George Frederich Handel (his name is spelled various ways, depending on which country he was living in) was born in Halle, Germany in 1685 (the same year as Bach and Domenico Scarlatti) and had an extraordinarily vibrant and successful career first in Italy and later in England. Handel's music falls into four major types:
1. Keyboard Virtuoso These pieces fall into two categories: flamboyant organ pieces and more intimate suites more likely played on harpsichords in Handel's time, and beautifully rendered on piano in ours. Marvel at Handel's inventiveness with the variation form in both pieces performed by Murray Perahia.
2. Secular Vocal Composer (Opera and Secular Oratorios) Sample the heart rending "Lascia Cho Pangia" from his first opera, the fairytale like Rinaldo; delight in Apollo's "Come Rosa Su Spina" from Apollo e Dafne and let Cleopaatra's arias from Giulio Cesare rip your heart out
3. Pomp and Circumstance: Music beloved by Royalty Water Music was commissioned for a float down the Themes by King George I; The Music for the Royal Fireworks was a major event for George II and the March from Zadok the Priest has been used as the coronation music for every British Monarch up to and including Queen Elizabeth II.
4. Sacred Music The Messiah marks the turning point from secular opera to sacred oratorio; the writing of the score was accomplished in a blistering white heat in an astonishing 26 days. Later Handel was to say, he did not whether he was in or out of body when he wrote it--the experience was as if receiving dictation from God himself.
Handel in film Many of Handel's operas are readily available in filmed versions. Check out the English National Opera. Handel is the subject of Part 2 an excellent BBC biography, The Making of British Music.He also appears as a not entirely likely supporting character in the European film Farinelli. Though the film takes several liberties, it is does do a faithful job of illuminating the strange and decadent world of 18th century as opera companies engaged in bitter rivalry, sought "superstar" castrati and staged flamboyant spectacles. Two scenes are drawn straight from his biography: where Handel is flees from his creditors and the scene where doves are released into the audience during an aria.
Johann Sebastian Bach (1685-1750)
Bach’s compositional output is truly staggering- it has been estimated that it would take a professional copyist over 50 years to just copy all the parts for the 1129 pieces that survive-all of which are being recorded and filmed for watching by the marvelous Netherlands Bach Society.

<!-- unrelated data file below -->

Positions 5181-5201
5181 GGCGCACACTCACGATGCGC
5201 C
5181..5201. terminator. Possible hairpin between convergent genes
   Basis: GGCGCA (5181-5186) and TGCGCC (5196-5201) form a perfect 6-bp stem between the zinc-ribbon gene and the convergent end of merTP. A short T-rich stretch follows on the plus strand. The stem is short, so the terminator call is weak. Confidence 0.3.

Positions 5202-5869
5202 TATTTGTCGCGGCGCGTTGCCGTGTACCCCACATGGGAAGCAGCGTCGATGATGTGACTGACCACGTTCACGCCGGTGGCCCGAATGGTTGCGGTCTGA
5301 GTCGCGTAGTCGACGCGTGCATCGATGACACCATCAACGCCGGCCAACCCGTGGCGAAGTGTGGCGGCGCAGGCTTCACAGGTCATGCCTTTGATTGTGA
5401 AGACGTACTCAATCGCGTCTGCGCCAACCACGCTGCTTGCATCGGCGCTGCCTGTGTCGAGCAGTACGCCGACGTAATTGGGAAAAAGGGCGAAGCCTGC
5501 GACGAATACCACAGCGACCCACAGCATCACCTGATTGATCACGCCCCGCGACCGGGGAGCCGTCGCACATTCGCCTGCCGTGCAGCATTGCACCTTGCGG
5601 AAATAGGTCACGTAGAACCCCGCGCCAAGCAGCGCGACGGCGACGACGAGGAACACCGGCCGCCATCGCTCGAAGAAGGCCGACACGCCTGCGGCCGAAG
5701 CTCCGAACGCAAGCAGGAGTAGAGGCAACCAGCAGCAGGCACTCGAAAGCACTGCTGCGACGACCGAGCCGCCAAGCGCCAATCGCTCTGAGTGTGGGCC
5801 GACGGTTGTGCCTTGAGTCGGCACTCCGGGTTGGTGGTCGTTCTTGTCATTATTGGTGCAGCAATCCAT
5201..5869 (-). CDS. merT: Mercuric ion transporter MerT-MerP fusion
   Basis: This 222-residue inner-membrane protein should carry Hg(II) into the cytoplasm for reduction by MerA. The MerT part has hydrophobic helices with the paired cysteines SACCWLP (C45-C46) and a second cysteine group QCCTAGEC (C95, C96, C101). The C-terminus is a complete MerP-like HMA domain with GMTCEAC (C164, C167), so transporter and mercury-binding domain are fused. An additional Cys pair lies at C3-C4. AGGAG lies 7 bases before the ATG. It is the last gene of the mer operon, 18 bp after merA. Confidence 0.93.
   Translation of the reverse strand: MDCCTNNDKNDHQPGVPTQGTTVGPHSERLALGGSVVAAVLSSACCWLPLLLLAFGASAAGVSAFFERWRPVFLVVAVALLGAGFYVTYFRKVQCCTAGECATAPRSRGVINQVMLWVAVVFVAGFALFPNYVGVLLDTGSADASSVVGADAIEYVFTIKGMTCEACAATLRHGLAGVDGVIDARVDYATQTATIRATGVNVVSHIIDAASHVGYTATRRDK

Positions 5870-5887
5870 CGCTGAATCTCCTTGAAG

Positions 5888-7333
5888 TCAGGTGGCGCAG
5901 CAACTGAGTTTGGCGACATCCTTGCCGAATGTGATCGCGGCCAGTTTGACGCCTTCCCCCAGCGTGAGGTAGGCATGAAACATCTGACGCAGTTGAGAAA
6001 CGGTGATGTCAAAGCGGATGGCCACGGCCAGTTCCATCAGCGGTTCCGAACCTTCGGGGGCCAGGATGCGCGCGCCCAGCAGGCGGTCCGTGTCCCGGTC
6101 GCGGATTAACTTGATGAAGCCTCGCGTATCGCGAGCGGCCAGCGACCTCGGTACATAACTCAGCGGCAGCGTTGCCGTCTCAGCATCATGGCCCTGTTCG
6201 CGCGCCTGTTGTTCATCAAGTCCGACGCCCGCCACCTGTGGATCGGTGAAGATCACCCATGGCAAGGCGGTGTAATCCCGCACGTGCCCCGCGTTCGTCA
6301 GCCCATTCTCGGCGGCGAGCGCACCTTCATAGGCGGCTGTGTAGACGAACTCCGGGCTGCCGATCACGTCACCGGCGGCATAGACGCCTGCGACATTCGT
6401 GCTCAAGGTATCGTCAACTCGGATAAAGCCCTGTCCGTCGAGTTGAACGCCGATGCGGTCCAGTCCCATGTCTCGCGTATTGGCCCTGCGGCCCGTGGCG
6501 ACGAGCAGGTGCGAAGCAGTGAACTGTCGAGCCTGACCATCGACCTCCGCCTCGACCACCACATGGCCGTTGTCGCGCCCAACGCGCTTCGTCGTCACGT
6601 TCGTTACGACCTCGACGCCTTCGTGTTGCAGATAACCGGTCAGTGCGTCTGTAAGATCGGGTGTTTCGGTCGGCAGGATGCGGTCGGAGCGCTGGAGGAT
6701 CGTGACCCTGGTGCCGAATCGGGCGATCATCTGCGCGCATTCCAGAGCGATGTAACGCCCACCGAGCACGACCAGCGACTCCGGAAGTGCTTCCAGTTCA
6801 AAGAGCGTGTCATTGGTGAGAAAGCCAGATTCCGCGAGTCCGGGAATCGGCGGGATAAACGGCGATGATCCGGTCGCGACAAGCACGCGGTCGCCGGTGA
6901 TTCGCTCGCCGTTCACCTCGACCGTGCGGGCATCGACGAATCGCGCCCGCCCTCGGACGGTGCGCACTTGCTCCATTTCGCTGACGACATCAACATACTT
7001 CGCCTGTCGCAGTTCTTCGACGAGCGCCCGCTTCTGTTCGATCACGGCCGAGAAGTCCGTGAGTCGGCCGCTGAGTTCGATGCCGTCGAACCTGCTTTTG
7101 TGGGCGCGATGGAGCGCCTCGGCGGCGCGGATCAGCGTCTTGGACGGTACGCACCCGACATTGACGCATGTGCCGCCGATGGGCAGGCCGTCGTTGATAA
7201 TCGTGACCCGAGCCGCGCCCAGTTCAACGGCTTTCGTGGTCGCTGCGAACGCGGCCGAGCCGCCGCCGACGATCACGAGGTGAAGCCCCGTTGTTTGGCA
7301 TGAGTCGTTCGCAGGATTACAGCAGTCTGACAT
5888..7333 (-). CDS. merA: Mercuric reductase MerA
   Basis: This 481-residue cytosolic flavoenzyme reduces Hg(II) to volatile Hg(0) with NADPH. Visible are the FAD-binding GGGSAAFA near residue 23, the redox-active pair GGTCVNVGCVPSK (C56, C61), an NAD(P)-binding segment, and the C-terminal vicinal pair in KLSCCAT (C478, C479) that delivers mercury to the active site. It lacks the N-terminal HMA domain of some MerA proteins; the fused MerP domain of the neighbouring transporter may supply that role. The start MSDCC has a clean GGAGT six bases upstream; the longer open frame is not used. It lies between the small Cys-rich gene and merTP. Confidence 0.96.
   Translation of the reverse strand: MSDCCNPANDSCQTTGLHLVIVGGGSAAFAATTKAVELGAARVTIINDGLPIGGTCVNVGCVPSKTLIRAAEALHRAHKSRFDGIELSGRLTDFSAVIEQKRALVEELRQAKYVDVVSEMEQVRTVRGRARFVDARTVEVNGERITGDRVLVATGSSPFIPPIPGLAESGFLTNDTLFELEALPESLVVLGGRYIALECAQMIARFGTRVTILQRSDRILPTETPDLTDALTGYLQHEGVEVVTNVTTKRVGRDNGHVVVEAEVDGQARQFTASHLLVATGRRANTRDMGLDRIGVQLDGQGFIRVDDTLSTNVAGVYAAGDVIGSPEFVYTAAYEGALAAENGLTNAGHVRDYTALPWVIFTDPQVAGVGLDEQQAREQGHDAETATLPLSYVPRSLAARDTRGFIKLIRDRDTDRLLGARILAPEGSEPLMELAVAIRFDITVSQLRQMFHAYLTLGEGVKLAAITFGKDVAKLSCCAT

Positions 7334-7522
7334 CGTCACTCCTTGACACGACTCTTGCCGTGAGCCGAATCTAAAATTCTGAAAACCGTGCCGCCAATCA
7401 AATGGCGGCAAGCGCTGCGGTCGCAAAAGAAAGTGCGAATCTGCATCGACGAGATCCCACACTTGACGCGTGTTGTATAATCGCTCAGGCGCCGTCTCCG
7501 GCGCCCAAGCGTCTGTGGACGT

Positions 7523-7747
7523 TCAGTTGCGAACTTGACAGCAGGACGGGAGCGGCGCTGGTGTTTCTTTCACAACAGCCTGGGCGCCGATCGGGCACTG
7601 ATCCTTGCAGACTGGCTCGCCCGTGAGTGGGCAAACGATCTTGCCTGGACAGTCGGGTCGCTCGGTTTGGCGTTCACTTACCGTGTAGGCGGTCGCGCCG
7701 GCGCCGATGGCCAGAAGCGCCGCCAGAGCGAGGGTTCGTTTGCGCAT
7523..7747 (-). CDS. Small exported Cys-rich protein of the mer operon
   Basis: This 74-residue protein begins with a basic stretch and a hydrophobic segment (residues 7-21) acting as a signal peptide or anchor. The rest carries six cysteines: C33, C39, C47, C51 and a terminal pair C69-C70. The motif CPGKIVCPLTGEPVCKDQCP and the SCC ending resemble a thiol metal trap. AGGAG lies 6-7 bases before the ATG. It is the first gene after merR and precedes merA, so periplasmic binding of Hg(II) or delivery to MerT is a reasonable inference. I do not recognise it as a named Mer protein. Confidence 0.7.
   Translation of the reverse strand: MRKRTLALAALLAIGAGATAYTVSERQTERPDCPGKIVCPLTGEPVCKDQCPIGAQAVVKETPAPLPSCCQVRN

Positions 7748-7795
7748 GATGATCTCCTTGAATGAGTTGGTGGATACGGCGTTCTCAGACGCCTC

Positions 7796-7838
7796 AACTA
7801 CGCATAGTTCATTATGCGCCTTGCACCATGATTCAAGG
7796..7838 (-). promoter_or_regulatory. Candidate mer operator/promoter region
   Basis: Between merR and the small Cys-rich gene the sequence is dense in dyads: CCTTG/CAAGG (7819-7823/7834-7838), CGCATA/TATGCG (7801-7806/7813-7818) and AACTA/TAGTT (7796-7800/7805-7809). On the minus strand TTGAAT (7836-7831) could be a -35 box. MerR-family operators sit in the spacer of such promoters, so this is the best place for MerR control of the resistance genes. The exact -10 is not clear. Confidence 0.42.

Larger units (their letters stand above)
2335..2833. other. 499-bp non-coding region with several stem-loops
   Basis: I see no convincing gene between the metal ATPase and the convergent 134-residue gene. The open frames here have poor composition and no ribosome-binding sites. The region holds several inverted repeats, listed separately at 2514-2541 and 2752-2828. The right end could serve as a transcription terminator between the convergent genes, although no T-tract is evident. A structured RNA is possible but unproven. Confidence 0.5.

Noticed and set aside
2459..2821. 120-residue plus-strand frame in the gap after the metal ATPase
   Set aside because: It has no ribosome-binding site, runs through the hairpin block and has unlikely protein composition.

Truly, a lifetime of joy awaits the listener who is willing to dive into the depths of the man Beethoven called “the ocean” of inspiration. Because of his complexity, however, Bach is often considered impenetrable by the classical music novice. Here is a suggested listener’s list, highlighting the vast array and stylistic breadth.
1. Early Years: Keyboard Virtuoso and Early Cantatas
The Toccata in d minor (above left) is perhaps the most popularly recognizable of Bach's instrumental pieces and showcases his virtuosic side. Contemporary reports marvelled that Bach's feet flew over the pedals as quickly as his fingers ran over the keyboard .
The Passacaglia and Fugue in c minor (top right) showcases Bach's endless inventiveness within a tight structure: he never departs from the harmonic progression first articulated in the solo bassline. Watch the score to see how this theme is woven throughout all 21 variations, grouped into seven cycles of three ,with each trinity quoting a Chorale hymn by Martin Luther.
2. Cothen: Chamber Music
The music Bach composed for Prince Leopold of Cothen is dominated by wonderfully intimate instrumental and chamber music works showcasing the fine musical abilities of the court musicians (including Leopold himself, who played the cello!). Imagine this performed in a sumptuous but small concert hall, the focus of the evening's entertainment. Bach's exploration of each of the capacities of various instruments was unprecedented and has yet to be equalled: the Chaconne, written int the depths of grief after the death of his first wife, was thought to be so technically demanding that it was considered unplayable for one hundred years. The French Suite in G major , a collection of six dances in the sunny key symbolic of harmony and felicity, was written as a wedding present for his second wife, Anna Magdalena. It begins with a tender and lyrical Allemande and end with a joyous, exuberant Gigue: the Bachs loved dancing second only to making music.